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#06-105 April 24, 2006

Longleaf pine stood firm to Hurricane Katrina’s winds

When Hurricane Katrina blasted the Gulf Coast in August 2005, she left a swath of damaged forestland. But longleaf pine withstood the storm much better than many other tree species, according to a S.C. Department of Natural Resources wildlife biologist and forester.

In Mississippi alone, about 1.2 million acres of forestland were negatively impacted by Hurricane Katrina. Much of the damage was to bottomland hardwood forests and pine forests, but not all pine species were affected equally. According to Johnny Stowe, S.C. Department of Natural Resources (DNR) heritage preserve manager, wildlife biologist and forester, longleaf pine withstood the storm much better than either loblolly or slash pines.

Longleaf pine has long been known to be great for wildlife like bobwhite quail, and is more resistant to fire as well as insect and disease pests such as Southern pine beetles and fusiform rust than other Southern pines. Longleaf has also been known to be more resistant to wind damage.

Researchers in Forrest County, Miss., took advantage of Hurricane Katrina to gather some data and quantify longleaf’s storm-hardiness, according to Stowe. They compared longleaf, loblolly and slash in two pine plantations that were established in 1985. Both plantations were planted in all three species, and both sites were thinned four years ago. Researchers collected data on whether or not the trees were damaged, the type of damage, and other information.

The results of the research showed that longleaf pine was not only less likely to be damaged at all, but when it was damaged, it tended to lean or blow over, as opposed to snapping mid-stem. Conversely, most of the damage to loblolly and slash pines was from snapped trees. Snapped trees at once lose most of their dollar value, sometimes as much as 90 percent. Trees marketable as valuable chip-and-saw products before Katrina storm were reduced to pulpwood after the storm.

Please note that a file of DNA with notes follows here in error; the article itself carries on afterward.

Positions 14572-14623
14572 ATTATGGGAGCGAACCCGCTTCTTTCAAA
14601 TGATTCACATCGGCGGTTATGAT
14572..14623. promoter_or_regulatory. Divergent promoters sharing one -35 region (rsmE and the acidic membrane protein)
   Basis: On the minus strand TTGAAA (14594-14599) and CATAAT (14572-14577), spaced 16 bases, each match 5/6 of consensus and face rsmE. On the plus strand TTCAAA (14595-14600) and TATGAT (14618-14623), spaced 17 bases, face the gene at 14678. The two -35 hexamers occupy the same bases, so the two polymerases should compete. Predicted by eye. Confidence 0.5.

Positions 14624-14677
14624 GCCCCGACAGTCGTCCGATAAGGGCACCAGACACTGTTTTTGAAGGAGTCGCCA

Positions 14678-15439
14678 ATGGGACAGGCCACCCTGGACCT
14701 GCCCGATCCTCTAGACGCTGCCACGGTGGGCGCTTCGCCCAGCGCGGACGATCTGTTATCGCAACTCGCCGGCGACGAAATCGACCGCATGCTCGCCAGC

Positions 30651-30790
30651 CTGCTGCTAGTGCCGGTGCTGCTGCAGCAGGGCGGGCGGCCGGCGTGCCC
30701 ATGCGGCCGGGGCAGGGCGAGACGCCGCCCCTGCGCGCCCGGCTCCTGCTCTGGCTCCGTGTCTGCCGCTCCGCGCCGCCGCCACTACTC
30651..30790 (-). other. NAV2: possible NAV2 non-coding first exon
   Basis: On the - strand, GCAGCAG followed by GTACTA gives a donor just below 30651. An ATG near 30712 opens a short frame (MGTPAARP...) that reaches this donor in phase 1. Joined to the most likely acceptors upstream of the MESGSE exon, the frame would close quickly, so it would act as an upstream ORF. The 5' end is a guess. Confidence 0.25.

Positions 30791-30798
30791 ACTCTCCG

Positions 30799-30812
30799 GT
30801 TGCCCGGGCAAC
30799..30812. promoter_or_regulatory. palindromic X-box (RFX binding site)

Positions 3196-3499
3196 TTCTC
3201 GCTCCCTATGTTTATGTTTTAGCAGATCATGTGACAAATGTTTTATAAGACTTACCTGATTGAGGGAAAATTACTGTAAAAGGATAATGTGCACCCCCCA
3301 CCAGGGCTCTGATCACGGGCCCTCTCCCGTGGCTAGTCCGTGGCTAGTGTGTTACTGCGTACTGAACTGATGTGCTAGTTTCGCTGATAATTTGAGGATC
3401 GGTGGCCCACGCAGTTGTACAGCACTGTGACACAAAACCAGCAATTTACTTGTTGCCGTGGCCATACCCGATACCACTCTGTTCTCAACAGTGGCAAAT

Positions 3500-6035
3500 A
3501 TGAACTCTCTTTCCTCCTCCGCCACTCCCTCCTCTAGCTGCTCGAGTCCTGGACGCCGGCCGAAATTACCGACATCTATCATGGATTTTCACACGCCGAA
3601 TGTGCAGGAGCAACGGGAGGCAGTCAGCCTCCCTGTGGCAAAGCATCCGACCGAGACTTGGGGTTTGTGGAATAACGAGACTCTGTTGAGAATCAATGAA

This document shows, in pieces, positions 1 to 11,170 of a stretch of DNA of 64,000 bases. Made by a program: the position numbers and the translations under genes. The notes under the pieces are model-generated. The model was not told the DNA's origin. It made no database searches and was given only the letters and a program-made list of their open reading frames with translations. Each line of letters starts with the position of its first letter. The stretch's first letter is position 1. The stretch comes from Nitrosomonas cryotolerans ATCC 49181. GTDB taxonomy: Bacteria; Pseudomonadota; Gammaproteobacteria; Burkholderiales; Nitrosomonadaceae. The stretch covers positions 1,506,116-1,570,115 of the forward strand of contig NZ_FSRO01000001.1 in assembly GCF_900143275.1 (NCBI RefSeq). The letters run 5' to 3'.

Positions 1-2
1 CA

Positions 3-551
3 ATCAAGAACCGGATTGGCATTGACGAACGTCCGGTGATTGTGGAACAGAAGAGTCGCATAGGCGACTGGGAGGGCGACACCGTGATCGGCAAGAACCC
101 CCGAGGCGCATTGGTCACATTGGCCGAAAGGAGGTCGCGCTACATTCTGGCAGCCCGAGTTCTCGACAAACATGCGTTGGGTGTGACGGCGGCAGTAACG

The majority of the damage to longleaf pine was trees that either leaned or blew over. Leaning or blown-over trees, because their root systems are at least partially intact, tend to hold their value much longer. They can be harvested for higher value forest products long after snapped trees have gone for pulpwood or been wasted.

“Landowners in the Sandhills and Coastal Plain of South Carolina who value secure forestland investment should consider planting and managing for wind-resistant longleaf pine, especially if they are near the coast, where storm damage is more likely,” Stowe said. Having forests that are relatively wind-firm may be even more important to risk-averse landowners in the coming decades. The National Oceanic and Atmospheric Administration recently stated that, “It is quite possible that the extreme (hurricane) activity since 1995 marks the start of another active period that may last a total of 25-40 years.”

The Longleaf Alliance is working with landowners, researchers, conservation groups and government agencies to restore longleaf to parts of its former range. Longleaf pine forests once covered about 90 million acres from Virginia to Texas, but only about three million acres remain. For more information on any aspect of longleaf pine, visit the Longleaf Alliance Web site at http://www.longleafalliance.org/, or send an e-mail to mcguijo@auburn.edu or call (334) 844-1032 in Auburn, Ala..
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